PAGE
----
And if we’re discussing Harrison’s various off-field “transgressions,” it would be unfair to exclude an incident that occurred between Harrison and Beth Tibbott in 2008. Following an altercation at their home—one that led to Harrison breaking down a locked door and snapping Tibbott’s cell phone in half—Harrison slapped Tibbott across the face, an incident he later corroborated to the police. Though Harrison was released from custody and the simple assault charge levied against him was eventually dropped, he is, by definition, a former contributor to the NFL’s league-wide domestic violence issue.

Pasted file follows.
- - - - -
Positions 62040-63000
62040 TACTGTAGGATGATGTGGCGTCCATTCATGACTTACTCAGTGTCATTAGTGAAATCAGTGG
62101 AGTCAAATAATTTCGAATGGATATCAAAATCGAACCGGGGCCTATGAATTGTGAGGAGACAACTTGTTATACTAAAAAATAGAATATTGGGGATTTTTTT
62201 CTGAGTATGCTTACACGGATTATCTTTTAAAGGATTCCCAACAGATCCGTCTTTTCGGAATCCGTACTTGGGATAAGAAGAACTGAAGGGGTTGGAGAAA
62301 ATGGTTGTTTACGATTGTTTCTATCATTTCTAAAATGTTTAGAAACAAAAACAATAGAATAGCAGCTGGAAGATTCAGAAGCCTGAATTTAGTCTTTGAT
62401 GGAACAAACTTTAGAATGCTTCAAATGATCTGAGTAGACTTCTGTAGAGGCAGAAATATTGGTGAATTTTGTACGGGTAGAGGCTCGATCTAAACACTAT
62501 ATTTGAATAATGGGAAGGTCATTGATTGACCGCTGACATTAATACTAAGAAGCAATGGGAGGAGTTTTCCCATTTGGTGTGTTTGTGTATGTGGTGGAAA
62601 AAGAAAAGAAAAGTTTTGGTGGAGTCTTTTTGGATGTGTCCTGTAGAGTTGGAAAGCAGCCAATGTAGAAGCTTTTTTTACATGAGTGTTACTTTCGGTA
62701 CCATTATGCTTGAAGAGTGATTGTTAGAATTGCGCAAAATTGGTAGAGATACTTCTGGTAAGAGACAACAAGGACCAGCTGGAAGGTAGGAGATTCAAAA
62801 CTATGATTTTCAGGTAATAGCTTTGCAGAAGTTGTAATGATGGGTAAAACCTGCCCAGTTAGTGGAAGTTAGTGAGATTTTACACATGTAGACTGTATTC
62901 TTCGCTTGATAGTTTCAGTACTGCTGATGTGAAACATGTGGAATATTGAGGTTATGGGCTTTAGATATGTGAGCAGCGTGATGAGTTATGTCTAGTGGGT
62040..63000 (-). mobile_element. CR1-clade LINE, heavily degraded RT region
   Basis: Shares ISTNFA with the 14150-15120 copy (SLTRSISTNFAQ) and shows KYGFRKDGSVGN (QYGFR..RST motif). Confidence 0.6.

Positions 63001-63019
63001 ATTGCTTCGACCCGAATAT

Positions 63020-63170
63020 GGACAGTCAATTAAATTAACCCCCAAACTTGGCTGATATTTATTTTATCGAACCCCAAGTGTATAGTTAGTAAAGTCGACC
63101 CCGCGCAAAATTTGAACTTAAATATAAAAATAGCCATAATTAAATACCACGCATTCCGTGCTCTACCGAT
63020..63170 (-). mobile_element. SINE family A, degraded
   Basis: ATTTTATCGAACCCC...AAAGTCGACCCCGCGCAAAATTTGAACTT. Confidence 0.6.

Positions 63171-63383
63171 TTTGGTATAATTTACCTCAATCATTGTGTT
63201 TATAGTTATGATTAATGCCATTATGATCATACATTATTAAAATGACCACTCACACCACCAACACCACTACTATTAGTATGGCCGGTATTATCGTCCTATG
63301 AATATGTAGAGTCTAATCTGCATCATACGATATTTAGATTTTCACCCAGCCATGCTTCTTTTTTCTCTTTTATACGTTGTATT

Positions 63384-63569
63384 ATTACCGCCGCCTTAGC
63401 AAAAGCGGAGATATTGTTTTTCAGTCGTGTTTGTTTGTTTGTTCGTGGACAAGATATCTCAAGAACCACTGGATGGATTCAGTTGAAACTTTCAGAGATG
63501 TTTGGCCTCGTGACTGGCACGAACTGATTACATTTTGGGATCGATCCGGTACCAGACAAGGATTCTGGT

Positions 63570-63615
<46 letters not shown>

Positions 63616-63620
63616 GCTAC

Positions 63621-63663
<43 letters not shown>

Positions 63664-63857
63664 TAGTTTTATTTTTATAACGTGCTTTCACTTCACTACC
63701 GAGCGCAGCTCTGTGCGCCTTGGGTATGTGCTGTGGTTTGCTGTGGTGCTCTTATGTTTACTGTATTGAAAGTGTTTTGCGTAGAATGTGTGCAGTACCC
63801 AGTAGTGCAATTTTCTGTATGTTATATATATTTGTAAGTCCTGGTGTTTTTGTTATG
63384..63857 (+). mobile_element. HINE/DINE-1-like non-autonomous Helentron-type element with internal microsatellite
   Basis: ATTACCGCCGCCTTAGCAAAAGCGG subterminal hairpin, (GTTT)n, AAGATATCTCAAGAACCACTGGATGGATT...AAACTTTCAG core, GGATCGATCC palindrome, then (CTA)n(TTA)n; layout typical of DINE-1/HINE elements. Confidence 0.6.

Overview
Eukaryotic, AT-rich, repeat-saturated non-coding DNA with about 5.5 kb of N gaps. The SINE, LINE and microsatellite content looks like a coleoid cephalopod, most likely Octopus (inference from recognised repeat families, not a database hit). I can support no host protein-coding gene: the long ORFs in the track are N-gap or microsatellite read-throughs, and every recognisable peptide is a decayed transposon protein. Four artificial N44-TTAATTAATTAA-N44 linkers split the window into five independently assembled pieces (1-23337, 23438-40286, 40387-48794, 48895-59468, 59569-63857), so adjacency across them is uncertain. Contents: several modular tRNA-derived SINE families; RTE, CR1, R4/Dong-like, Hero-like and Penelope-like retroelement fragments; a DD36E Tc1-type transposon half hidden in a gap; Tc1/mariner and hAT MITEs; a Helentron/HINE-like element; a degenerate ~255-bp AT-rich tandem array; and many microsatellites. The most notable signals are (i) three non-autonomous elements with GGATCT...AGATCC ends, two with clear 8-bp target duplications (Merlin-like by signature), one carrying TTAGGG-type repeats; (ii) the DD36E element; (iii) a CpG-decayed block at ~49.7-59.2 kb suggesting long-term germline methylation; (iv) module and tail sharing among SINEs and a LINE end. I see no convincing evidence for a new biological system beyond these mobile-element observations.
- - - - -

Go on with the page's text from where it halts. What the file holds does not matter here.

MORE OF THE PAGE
Forgive me for the inflammatory remarks. My intention is not to indicate that, because James Harrison made some poor decisions 10 years ago, he is now an unwelcome entity in Pittsburgh’s history books, but rather to highlight some of the highs and lows of one of this city’s most colossal public figures. Harrison, despite five Pro Bowls, two first-team All-Pro nods, two Super Bowl rings (four appearances overall), and a handful of franchise records, is considered a fringe Hall of Famer, at best. Indeed, I suspect Harrison’s Hall of Fame candidacy will be the subject of heated debate in the years ahead and, honestly, I don’t think he’s gonna make it. It took Terrell Owens three tries to earn his jacket, for goodness sakes.
Regardless of where James Harrison ends up, I’ll always remember him as an imposing, but complicated personage who provided me with the most exhilarating sports moment of my lifetime. How will you remember James Harrison?